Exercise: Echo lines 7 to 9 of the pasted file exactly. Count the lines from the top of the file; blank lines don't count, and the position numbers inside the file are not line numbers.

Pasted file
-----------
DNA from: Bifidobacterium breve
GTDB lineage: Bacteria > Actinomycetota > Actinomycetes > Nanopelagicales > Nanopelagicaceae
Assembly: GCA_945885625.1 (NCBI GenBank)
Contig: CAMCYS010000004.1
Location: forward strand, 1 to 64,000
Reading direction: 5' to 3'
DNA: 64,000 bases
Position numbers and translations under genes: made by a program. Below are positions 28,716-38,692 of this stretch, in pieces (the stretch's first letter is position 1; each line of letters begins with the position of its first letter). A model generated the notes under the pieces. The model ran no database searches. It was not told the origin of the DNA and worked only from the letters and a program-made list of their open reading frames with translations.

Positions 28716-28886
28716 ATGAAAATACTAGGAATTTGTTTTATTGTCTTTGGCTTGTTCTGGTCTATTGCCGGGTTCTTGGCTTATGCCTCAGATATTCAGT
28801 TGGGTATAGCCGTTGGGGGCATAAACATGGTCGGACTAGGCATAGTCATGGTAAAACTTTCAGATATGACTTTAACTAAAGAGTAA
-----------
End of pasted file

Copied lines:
DNA: 64,000 bases
Position numbers and translations under genes: made by a program. Below are positions 28,716-38,692 of this stretch, in pieces (the stretch's first letter is position 1; each line of letters begins with the position of its first letter). A model generated the notes under the pieces. The model ran no database searches. It was not told the origin of the DNA and worked only from the letters and a program-made list of their open reading frames with translations.

Positions 28716-28886